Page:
Regardless of your taste in music, movies, or literature, or your relationship with the neighborhood in southwest Manhattan, you probably know something about the Chelsea Hotel. The looming, 250-room behemoth at the west end of 23rd Street has hosted more famous creative types than most of us have heard of. It's where the Sex Pistols' Sid Vicious stayed with his girlfriend Nancy Spungen before she was found stabbed to death there in 1978. It's where Leonard Cohen's not-so-subtly described affair with Janis Joplin, a hotel resident, takes place in the song "Chelsea Hotel No. 2." Dylan Thomas drank himself to death there, and Bob Dylan lived there. Mark Twain called it home in 1898, as did Jack Kerouac when he wrote On the Road in 1951. More recently, the Libertines recorded there, and according to Wired, the Clintons named their daughter Chelsea after Joni Mitchell's "Chelsea Morning," which is about the hotel. It is possible that no one building is drenched in as much creative history as the one at 222 W. 23rd St. Thousands of musicians, artists, writers, poets, and filmmakers have stayed there, along with thousands more guests who shared their spirit.

As you may expect from a landmark so inexorably tied with bohemians, punks, and the counter-culture, the Chelsea 's first-ever closing to guests on Monday has not been going smoothly. Since it became a hotel in 1905, the Chelsea has welcomed misfits with a few hundred dollars for a room. The hotel's future is unclear: a reported sale in the works to developer Joseph Chetrit is due to be finalized on Monday, but as The New York Times pointed out in its story today, there's a distinct possibility the hotel will not reopen unchanged. "The hotel's 100 permanent residents will be allowed to stay, but they have been told nothing beyond what the startled hotel workers learned late last week: that all reservations after Saturday were canceled." Today, on the first day of the hotel's closure for renovation, has seen a spike in a recent spate of the anarchic mischief one would expect from those who love the Chelsea.

  • blog about the hotel written by resident Ed Hamilton, who wrote the book Legends of the Chelsea Hotel noted that workers had been kept out today after somebody poured concrete down the sewage system "in an attempt at sabotage." That'll make things hard for the residents.
  • A post from earlier today has more: "One family called the cops because staff removed their bags while they were out," The Chelsea's blog reported earlier today. Also, "a vandal kicked out a window in the fire door on the first floor – probably Sid’s ghost, upset over recent developments."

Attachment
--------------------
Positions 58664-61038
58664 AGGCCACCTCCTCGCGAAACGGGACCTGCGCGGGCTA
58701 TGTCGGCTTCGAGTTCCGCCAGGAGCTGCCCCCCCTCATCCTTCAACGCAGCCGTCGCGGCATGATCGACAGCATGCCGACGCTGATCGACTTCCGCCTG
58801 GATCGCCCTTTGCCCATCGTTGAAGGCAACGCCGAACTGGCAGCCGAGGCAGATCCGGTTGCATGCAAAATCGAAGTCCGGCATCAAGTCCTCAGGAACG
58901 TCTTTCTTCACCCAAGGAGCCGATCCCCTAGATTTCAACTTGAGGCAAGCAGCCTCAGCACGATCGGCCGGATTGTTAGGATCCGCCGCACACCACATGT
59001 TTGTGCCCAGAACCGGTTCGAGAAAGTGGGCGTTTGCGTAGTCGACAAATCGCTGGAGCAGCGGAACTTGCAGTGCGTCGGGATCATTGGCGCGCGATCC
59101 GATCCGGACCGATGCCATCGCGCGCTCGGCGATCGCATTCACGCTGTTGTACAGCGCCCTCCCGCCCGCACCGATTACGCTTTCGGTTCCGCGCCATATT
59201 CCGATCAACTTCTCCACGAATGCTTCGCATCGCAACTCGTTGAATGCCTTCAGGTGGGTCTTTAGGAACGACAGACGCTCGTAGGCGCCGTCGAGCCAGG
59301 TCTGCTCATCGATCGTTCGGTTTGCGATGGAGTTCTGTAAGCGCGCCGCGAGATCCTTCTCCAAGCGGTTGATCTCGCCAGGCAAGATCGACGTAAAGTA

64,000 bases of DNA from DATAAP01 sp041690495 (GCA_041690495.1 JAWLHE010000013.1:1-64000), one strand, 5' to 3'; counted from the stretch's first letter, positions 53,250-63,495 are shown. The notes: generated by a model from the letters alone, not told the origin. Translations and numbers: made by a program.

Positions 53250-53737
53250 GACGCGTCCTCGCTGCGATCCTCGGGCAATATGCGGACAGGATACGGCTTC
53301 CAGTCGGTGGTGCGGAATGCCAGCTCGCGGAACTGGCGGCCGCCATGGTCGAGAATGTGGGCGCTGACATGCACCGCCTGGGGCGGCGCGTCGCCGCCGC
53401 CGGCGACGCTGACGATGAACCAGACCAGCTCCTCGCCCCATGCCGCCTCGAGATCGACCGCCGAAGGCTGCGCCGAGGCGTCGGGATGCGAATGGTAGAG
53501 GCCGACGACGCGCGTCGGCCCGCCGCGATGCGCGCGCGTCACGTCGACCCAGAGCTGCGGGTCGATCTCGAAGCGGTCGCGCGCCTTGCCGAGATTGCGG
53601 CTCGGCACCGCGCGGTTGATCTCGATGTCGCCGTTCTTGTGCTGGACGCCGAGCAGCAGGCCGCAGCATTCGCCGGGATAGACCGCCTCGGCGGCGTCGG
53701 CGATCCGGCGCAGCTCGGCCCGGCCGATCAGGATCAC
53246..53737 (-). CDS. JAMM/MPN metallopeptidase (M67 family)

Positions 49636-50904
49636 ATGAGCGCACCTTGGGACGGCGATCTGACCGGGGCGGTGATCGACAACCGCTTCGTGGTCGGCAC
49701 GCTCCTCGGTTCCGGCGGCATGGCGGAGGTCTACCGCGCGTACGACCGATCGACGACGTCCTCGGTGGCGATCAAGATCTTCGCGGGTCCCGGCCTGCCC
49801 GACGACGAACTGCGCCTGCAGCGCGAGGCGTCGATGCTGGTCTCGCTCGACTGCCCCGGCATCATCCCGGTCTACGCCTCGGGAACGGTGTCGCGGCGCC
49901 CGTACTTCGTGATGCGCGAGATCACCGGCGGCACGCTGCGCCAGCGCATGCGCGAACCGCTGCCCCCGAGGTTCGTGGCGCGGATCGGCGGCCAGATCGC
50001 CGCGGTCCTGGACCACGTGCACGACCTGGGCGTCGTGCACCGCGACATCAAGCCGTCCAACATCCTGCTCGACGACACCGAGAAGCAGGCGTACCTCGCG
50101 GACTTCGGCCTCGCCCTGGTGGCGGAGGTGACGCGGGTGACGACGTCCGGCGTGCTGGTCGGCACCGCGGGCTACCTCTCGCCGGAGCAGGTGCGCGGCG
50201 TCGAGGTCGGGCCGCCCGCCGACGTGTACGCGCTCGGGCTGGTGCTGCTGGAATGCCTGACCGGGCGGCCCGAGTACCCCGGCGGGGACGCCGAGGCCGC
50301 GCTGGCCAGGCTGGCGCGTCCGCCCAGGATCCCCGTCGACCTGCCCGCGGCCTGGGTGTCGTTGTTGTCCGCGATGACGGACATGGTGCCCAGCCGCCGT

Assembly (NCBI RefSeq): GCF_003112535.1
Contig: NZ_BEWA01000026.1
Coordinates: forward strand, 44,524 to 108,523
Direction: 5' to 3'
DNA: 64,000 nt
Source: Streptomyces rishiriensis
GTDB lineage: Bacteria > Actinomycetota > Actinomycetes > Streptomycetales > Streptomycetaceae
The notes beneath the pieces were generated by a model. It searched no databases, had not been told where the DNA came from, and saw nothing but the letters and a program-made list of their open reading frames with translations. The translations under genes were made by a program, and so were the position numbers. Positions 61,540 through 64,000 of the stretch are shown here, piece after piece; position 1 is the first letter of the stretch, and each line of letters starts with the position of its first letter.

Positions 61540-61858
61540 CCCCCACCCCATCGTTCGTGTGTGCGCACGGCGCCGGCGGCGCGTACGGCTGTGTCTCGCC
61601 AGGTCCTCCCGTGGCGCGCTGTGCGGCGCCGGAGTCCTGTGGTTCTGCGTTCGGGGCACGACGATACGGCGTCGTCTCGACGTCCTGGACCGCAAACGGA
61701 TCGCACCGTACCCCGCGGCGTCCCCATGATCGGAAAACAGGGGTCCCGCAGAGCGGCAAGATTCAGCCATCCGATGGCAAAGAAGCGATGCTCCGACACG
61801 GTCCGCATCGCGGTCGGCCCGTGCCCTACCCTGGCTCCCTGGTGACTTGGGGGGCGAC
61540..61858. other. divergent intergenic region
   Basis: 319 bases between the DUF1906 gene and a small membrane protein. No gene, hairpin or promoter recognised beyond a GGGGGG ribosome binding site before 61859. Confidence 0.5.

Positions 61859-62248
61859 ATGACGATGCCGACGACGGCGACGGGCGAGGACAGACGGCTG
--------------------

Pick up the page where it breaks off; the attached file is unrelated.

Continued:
• The Times report included this gem of a dust-up from the hotel's final weekend. "Shortly before dusk, police officers rushed in and up to the ninth floor. A guest had gotten into a fight with his girlfriend and called his mother to tell her he wanted to kill himself; his mother called the police, who in turn escorted the man to Bellevue Hospital’s psychiatric ward. 'Never a dull moment,' a front-desk clerk said."
  • According to The Real Deal, one actor who was staying at the hotel refused to go. "Officers were called again this morning when another hotel guest refused to leave: Scottish actor Jeffrey Stewart, best known for his longtime role as PC Reg Hollis in the British drama 'The Bill,' who was in town for a film festival. He had reservations until tomorrow, but he was awakened at 9 a.m. this morning by 'banging on the door' and someone telling him to get out. This afternoon he checked into the Chelsea Savoy Hotel down the block."
  • Announcement of the closure came as an art theft scandal broke at the hotel. Last week, Hamilton rounded up myriad reports of stolen, trashed, or taken-down artworks that once adorned the halls and lobby at the hotel. One even sold for $1.4 million at auction by Sotheby's. One of the stolen paintings, it turns out, was the work of Alpheous Philemon Cole, once the world's oldest man.
  • The Times reporter Cara Buckley did a good job summarizing the scene on the hotel's final Saturday night:

In the rooms above, people partied, prowled and slept. Hip-hop blared from Sid and Nancy’s old room. Hotel guests held earnest, drunken conversations from the balconies overlooking West 23rd Street. Ms. Ramona combed the halls with her camera. Tony Notarberardino, a photographer who has lived at the Chelsea for 17 years, hosted an “end of an era” party in an attempt to cheer everyone up. He scattered white rose petals near the entryway of his sixth-floor apartment, which is choked with chandeliers, beaded lamps, red walls and gilt-edged mirrors and feels like a speakeasy crossed with an opium den. “Let’s celebrate what we had,” he said, “and embrace change.”